Private jet travel is an incredibly carbon-intensive activity, and it constitutes a significant and growing portion of operations at Hanscom.
The Environmental Notification Form for the North Airfield Development claims that the 495,000 sqft of new hangar space will be “an innovative example of sustainable development.” When you consider the emissions generated by the aircraft that the 27 new hangars will accommodate, this claim becomes hard to support.
Magellan Jets is a private carrier that recently expanded its service at Hanscom. Flying one way from Hanscom to JFK on Magellan’s largest jet, the Gulfstream 450, creates 4.2 metric tons of carbon emissions. The same trip would emit only 0.084 metric tons if taken in a gas-powered car with a fuel economy of 22.2 mpg.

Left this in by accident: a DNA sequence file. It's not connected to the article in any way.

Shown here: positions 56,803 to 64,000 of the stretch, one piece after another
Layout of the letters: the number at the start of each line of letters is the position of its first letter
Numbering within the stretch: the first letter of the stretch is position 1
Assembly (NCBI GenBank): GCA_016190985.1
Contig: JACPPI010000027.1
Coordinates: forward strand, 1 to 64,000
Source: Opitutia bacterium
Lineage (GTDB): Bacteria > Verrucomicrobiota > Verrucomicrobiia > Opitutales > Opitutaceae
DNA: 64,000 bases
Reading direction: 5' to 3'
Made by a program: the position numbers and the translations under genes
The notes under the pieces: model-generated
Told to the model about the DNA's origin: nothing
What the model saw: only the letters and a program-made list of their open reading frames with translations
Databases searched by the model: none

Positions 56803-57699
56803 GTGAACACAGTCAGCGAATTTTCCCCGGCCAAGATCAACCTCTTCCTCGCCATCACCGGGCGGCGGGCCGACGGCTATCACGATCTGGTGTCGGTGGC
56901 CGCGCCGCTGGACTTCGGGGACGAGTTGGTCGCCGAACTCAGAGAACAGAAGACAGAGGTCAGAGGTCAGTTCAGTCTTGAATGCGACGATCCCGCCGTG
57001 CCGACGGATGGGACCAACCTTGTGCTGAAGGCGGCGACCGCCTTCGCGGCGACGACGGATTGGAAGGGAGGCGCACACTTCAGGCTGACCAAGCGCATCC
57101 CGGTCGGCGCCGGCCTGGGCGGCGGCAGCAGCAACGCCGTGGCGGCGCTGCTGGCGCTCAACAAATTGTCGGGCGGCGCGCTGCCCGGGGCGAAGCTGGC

Magellan sells blocks of flight time to members in 25-hour increments. Even in Magellan’s smallest jet, one 25-hour block results in 44.6 metric tons of carbon emissions – equivalent to the emissions from heating and powering six American homes for an entire year.
So don’t let the electric vehicle chargers fool you – there is nothing “sustainable” about the expansion of private air travel at Hanscom.